To the detriment of the residents of the Grenfell Tower, like the vast majority of high-rise buildings in the UK, it was not fitted with a sprinkler system. Nick Paget-Brown, the Tory leader of Kensington and Chelsea Council, stated “There was not a collective view that all the flats should be fitted with sprinklers because that would have delayed and made the refurbishment of the block more disruptive”. The British Automatic Fire Sprinkler Association estimated the cost of installing a sprinkler system in Grenfell Tower to be £200,000.

Summerland (1973), Knowsley Heights (1991), Garnock Court (1999), Harrow Court (2005) and Lakenal House (2009) were the locations where five fire disasters took place, all of which preceded Grenfell.  The Fires That Foretold Grenfell as they are now referred to, predicted a Grenfell-type inferno happening in Britain. More harrowingly, in November 2016, seven months prior to the Grenfell fire, the Grenfell Action Group predicted that a fire would take place in one of the tower blocks managed by the Kensington and Chelsea Tenant Management Organisation (KCTMO) due to what it referred to as the poor safety record encompassing dangerous living conditions and neglect of health and safety legislation. “We have blogged many times on the subject of fire safety at Grenfell Tower” “showing the poor safety record of the KCTMO should a fire affect any other of their properties and cause the loss of life that we are predicting.”

In July 2016, KCTMO’s capitalist fuelled mindset, absolute disregard for health and safety legislation and therefore contempt for the Grenfell Tower residents, (their tenants and leaseholders) was captured “We need good costs for Cllr Feilding-Mellen and the planner tomorrow at 8.45am!“. The ‘good costs’ referred to was a saving of £293,368. KCTMO allegedly gave in to pressure from the Royal Borough of Kensington and Chelsea Council (RBKCC) to save money and cost cutting measures led to Rydon (instead of D+B Facades) securing the Grenfell Tower cladding contract. In addition to this, subsequent haggling of a £293,368 saving reflected a further downgrade of the cladding selected for installation. In order to make this saving, the zinc cladding approved by residents was replaced, after tender, with cheaper aluminium. Despite this alleged ‘pressure’ KCTMO designed and delivered the Grenfell Tower refurbishment with consent and blessing from the RBKCC via their shared common interests, taking the form of health and safety regulation breaches. In this regard it is clearer to see how the capitalist modus operandi approach was championed – instead of a safety driven decision-making strategy – which inevitably led to the Grenfell Towering Inferno.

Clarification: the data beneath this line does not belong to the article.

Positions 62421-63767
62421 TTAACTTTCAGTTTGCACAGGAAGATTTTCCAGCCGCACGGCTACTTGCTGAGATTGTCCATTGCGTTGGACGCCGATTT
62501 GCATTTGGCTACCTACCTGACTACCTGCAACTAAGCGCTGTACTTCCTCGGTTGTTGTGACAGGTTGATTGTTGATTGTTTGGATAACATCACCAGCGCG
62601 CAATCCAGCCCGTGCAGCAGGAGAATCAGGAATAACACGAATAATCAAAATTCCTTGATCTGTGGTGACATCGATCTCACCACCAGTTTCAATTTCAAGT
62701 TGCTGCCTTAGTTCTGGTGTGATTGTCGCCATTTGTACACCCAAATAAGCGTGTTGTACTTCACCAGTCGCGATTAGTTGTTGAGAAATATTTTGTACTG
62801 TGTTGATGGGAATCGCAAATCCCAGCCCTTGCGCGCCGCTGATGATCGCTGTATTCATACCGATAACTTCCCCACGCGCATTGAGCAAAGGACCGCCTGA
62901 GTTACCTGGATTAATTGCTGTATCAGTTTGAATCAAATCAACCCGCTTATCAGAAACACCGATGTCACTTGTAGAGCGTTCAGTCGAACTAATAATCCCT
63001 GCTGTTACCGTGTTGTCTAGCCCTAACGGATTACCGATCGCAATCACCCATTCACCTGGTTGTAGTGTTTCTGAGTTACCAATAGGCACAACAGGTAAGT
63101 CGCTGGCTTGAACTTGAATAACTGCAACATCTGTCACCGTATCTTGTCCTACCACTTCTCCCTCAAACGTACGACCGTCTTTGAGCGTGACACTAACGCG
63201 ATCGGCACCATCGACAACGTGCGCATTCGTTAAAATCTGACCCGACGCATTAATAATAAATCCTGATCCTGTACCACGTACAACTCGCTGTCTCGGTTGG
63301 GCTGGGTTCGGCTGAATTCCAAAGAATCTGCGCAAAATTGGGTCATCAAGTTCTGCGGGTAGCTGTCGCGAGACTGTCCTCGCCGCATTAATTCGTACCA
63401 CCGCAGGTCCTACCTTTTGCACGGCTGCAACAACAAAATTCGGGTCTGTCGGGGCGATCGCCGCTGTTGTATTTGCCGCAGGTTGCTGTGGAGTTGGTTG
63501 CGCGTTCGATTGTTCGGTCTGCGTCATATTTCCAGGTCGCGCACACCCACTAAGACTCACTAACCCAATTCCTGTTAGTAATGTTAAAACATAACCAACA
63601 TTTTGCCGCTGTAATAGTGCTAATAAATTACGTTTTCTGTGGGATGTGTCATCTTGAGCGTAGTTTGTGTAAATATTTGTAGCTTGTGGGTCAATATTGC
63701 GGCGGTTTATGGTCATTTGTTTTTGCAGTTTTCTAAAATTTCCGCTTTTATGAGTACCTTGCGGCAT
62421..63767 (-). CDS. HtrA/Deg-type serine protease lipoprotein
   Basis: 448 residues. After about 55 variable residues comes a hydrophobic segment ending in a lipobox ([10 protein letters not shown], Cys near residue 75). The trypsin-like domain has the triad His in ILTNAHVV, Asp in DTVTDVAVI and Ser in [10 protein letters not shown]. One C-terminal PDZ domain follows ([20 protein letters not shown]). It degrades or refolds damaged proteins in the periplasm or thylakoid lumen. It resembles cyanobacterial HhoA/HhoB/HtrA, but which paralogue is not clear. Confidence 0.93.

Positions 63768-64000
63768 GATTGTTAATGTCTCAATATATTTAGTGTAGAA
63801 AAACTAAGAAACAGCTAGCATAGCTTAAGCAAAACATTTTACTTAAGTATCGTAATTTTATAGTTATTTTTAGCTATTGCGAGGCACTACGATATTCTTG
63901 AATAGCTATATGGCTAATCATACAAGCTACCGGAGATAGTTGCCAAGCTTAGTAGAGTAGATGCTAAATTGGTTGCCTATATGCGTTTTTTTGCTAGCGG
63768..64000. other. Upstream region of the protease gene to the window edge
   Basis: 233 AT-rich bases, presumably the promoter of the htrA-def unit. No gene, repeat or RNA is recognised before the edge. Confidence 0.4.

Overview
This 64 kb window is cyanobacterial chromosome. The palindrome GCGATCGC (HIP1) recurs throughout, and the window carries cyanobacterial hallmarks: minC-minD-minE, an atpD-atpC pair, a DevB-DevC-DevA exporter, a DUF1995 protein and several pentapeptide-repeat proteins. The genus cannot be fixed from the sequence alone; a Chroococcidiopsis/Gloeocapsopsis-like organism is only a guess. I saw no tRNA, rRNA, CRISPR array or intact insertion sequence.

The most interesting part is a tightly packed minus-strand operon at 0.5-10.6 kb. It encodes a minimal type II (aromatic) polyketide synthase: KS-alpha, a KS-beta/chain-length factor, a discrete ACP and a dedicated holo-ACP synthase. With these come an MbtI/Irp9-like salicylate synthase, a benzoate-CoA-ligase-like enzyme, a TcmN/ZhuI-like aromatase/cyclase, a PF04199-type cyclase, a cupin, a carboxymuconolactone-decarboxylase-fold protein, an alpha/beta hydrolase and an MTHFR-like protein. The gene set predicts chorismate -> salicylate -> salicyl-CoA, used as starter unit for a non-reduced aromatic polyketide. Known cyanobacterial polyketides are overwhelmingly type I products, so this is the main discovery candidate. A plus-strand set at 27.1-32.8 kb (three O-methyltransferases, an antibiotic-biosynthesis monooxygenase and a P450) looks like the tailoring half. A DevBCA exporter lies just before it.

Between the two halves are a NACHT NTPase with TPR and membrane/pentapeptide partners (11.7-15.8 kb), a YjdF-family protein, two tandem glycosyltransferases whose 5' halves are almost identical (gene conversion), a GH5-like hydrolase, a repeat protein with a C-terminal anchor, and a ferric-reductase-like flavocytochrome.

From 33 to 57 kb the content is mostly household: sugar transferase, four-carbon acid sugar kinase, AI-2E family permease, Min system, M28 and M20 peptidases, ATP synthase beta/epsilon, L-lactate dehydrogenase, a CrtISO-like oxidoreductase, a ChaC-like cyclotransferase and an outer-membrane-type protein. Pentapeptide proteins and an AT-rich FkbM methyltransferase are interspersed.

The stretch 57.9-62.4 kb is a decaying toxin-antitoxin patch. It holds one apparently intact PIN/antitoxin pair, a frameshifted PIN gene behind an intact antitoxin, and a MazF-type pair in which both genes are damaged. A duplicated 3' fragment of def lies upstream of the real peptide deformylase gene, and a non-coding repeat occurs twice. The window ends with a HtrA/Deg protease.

Life is priceless and no price should ever be put on the value of a life, yet it can be claimed that the RBKCC and KCTMO profit interests came before health and safety considerations, illustrating how the value each of the 72 residents who lost their life based on the £293,368 saving to be worth £4,074. Furthermore, in retrospect this equates to a valued life worth £838 when calculated between the approximate 350 residents who resided in Grenfell Tower at the time these cost cutting savings were agreed.